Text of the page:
GP practices are set to face a large hike in pension contributions under plans being considered in a government consultation on the NHS pension scheme. This disclosed that draft amendments to the scheme would involve the employer contribution rate rising from 14.38% to 20.6% from the start of April 2019.
This is expected to mean the average practice paying £50,000 a year more towards pensions, or £7,000 per GP. Speaking to Pulse Magazine, Director of the Association of Independent Specialist Medical Accountants Andrew Pow said the proposal is likely to prove very unpopular, as it will hit both practices and individual GPs.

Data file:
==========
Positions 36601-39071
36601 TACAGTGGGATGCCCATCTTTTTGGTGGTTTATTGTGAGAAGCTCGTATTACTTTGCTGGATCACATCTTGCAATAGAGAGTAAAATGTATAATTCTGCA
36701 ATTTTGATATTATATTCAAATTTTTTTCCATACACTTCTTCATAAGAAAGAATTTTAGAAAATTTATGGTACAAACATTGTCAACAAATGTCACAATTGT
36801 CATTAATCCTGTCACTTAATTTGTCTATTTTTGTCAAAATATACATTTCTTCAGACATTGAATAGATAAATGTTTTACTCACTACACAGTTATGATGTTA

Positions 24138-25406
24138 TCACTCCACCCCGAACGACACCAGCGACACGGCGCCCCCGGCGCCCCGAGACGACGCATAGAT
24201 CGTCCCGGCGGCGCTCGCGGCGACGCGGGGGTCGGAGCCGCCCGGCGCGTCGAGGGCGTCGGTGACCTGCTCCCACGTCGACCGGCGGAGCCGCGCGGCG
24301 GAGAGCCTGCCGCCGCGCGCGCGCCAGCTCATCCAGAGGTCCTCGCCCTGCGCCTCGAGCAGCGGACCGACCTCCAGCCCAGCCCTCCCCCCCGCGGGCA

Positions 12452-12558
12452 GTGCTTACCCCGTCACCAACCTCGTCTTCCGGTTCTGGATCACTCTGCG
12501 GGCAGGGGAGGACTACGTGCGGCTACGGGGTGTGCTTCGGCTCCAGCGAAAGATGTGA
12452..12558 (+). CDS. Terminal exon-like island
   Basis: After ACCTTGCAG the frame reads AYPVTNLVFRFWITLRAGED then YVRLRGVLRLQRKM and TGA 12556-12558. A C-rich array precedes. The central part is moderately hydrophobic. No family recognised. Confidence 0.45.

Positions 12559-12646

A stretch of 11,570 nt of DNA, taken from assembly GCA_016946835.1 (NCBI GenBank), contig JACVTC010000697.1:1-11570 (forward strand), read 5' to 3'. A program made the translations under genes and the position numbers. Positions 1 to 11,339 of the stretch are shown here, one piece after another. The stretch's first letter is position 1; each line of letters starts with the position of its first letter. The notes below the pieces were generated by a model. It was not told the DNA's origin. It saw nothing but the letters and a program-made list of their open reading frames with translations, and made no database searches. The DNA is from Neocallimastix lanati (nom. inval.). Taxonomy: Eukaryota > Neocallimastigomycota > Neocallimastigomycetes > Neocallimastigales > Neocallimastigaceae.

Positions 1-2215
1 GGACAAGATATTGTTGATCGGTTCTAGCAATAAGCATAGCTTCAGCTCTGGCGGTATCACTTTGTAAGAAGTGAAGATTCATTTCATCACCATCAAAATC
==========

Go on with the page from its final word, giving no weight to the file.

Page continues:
He remarked, "This will have a severe impact on practice finances unless additional funding is available. To make it even worse, individual higher-earning GPs in the 2015 pension scheme could also see an increase in their annual allowance tax charge." He said the extra costs would cause "huge" problems unless there is some subsidy from central government.